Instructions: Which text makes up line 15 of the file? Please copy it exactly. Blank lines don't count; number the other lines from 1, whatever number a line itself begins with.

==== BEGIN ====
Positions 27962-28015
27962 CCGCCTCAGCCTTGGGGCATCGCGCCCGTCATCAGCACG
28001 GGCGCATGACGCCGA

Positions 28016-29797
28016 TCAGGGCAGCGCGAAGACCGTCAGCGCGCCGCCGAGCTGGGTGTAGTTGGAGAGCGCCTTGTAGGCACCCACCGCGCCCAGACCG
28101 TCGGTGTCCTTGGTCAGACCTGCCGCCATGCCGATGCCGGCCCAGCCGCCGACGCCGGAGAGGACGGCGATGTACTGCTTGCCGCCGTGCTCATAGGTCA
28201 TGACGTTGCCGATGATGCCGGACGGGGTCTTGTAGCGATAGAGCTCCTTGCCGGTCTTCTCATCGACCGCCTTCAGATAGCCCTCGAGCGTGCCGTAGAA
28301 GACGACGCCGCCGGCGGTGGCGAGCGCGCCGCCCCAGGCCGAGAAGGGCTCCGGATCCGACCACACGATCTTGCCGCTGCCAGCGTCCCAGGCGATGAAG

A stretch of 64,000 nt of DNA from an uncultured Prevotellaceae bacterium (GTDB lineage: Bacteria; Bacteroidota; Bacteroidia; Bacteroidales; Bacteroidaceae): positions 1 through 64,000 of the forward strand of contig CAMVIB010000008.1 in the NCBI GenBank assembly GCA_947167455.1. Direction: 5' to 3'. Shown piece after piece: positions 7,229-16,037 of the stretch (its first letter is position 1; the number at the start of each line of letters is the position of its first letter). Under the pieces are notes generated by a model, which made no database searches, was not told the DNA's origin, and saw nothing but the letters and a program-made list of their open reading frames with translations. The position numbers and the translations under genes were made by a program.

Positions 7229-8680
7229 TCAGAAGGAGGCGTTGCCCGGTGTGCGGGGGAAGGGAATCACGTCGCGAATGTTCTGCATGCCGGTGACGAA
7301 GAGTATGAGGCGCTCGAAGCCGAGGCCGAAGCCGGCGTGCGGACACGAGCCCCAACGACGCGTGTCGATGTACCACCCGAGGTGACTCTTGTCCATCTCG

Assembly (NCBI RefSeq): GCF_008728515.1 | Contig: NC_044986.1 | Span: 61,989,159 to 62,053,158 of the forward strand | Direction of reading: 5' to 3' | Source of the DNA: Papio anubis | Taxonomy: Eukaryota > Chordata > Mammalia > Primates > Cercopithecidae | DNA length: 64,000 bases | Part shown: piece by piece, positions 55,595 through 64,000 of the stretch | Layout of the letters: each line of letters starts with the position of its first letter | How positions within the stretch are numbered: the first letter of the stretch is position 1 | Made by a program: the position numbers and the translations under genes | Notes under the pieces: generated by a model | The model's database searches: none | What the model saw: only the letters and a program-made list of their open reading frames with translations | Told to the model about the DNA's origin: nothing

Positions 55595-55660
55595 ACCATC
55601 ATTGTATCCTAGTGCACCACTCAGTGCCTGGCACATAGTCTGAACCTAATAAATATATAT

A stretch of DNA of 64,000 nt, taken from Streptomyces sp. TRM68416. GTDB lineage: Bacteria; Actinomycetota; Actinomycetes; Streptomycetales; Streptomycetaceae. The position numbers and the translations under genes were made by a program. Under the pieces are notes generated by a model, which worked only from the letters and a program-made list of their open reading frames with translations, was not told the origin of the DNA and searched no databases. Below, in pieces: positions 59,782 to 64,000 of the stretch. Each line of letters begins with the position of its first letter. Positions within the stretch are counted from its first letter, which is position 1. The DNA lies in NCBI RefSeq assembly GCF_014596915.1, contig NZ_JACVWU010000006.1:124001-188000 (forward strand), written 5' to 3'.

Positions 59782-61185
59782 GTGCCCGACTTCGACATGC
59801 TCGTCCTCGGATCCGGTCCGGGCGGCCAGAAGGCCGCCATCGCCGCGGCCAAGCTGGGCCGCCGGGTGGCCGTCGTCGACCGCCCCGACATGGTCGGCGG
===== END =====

55595 ACCATC